Climate Change Threatens Kyrgyzstan With Potential Energy Crisis

With electricity serving as Kyrgyzstan’s main source of heating for a third of the country’s population, national power consumption is tripling during the winter months, according to the Kyrgyz Energy Ministry. The ministry has drafted a law requiring “efficient and rational” use of electricity. Also, according to the draft law, authorities should develop efficient ways to generate electricity that take into account global climate change.

“At present, the shortage of domestic energy resources and constantly rising prices for imported hydrocarbons are constraining factors in increasing production and fully meeting the needs of the population and the real sector of the republic’s economy in the power grid,” reads the background to the draft law.

According to the ministry, the country’s leadership has laid out the task of creating conditions for introducing progressive technologies, equipment and materials into Kyrgyzstan’s energy sector that can ensure a qualitative improvement in the efficiency of domestic energy consumption. The background to the draft law states that in order to achieve this, the first priority is a system of strict record-keeping of electricity consumption by private companies and the population. The Ministry of Energy investigated and found that 35% of Kyrgyz people use electricity for space heating in winter. That’s because electricity is cheaper than traditional energy resources such as gas and coal. Officials argue that the low level of electricity tariffs for the population does not incentivize energy conservation. International observers have repeatedly said that increasing the price of electricity is a necessity, but the country’s authorities don’t want to take unpopular measures.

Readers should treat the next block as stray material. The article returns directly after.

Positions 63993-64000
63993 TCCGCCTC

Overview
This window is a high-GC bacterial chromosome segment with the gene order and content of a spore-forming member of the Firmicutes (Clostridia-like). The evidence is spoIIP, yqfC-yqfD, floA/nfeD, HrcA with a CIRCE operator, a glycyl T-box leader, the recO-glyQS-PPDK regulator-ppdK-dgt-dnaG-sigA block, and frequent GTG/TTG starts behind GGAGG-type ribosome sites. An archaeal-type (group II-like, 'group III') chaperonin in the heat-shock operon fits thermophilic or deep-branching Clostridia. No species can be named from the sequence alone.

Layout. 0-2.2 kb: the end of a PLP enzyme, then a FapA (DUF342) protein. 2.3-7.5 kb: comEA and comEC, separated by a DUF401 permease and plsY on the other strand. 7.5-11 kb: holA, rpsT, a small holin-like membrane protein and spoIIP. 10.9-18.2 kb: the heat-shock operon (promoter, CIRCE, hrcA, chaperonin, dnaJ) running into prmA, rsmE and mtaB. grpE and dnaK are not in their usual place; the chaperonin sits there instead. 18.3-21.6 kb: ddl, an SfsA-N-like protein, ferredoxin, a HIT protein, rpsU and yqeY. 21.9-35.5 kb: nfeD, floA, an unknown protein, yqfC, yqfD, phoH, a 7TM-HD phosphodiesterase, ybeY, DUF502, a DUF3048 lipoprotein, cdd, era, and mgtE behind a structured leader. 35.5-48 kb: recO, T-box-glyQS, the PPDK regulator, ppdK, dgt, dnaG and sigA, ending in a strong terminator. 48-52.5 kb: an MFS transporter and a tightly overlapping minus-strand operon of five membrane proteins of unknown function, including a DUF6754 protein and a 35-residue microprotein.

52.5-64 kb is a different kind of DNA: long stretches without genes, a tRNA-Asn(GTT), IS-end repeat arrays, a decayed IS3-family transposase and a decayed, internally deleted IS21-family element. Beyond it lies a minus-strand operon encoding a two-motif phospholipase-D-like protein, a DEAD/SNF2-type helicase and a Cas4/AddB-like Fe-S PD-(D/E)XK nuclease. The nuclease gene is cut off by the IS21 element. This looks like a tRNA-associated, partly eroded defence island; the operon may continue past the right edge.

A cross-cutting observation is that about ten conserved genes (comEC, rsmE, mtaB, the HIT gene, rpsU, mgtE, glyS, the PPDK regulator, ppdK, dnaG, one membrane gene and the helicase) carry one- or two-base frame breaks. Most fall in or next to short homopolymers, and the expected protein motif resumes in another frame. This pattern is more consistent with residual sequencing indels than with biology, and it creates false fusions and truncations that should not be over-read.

The Ministry of Energy believes that if every citizen is concerned about saving electricity and using it rationally, the country’s dependence on power imports will be reduced. As the Times of Central Asia has previously reported, Kyrgyzstan has a serious imbalance in its energy system, despite the country’s large water reserves. Electricity consumption grows by six% every year, forcing the authorities to import electricity from neighboring countries during the winter. But by the 2030s, the situation could seriously deteriorate. That’s because most of the country’s hydroelectric power plants, which generate 78% of Kyrgyzstan’s electricity, are located on the Naryn River. Climate scientists predict that the flow of Kyrgyzstan’s main river will decrease by 15-50% after 2030. That means the already low water levels in Kyrgyzstan’s largest reservoirs could become even lower.

This year, Kyrgyz authorities seriously intend to begin construction of a new large power plant, Kambarata-1, which will also be located on the Naryn River. The cost of the project is more than $3 billion. The new draft law from the Ministry of Energy notes that the Kyrgyz energy sector is highly vulnerable because the main power facilities depend on the flows of only one river. And the persistently warmer temperatures brought by climate change could worsen the industry’s already considerable problems. That’s why more small hydropower plants (HPPs) need to be built in Kyrgyzstan.

Kyrgyz President Sadyr Japarov has repeatedly said that for energy security, more small HPPs need to be built throughout the country. “To support business, we have abolished VAT on the import of necessary equipment, and simplified the procedure for granting land plots for the construction of energy facilities. Businesses based on renewable energy sources can be exempted from licensing for up to 15 years,” Japarov said earlier.

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Times of Central Asia